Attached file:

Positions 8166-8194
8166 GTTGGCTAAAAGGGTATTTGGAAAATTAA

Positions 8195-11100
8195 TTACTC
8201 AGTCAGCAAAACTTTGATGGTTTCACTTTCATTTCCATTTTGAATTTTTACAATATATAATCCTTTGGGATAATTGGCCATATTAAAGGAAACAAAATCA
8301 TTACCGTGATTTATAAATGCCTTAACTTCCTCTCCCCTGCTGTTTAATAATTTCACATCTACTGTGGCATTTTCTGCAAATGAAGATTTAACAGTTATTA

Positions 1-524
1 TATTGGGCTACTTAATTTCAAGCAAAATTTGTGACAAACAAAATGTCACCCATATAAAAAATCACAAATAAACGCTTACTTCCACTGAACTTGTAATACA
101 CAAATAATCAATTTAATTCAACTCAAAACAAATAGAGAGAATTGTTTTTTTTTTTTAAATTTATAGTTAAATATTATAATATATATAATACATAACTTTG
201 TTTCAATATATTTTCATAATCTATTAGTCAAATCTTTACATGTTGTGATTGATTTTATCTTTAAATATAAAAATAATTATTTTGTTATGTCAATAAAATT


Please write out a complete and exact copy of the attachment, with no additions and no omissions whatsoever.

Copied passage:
Positions 8166-8194
8166 GTTGGCTAAAAGGGTATTTGGAAAATTAA

Positions 8195-11100
8195 TTACTC
8201 AGTCAGCAAAACTTTGATGGTTTCACTTTCATTTCCATTTTGAATTTTTACAATATATAATCCTTTGGGATAATTGGCCATATTAAAGGAAACAAAATCA
8301 TTACCGTGATTTATAAATGCCTTAACTTCCTCTCCCCTGCTGTTTAATAATTTCACATCTACTGTGGCATTTTCTGCAAATGAAGATTTAACAGTTATTA

Positions 1-524
1 TATTGGGCTACTTAATTTCAAGCAAAATTTGTGACAAACAAAATGTCACCCATATAAAAAATCACAAATAAACGCTTACTTCCACTGAACTTGTAATACA
101 CAAATAATCAATTTAATTCAACTCAAAACAAATAGAGAGAATTGTTTTTTTTTTTTAAATTTATAGTTAAATATTATAATATATATAATACATAACTTTG
201 TTTCAATATATTTTCATAATCTATTAGTCAAATCTTTACATGTTGTGATTGATTTTATCTTTAAATATAAAAATAATTATTTTGTTATGTCAATAAAATT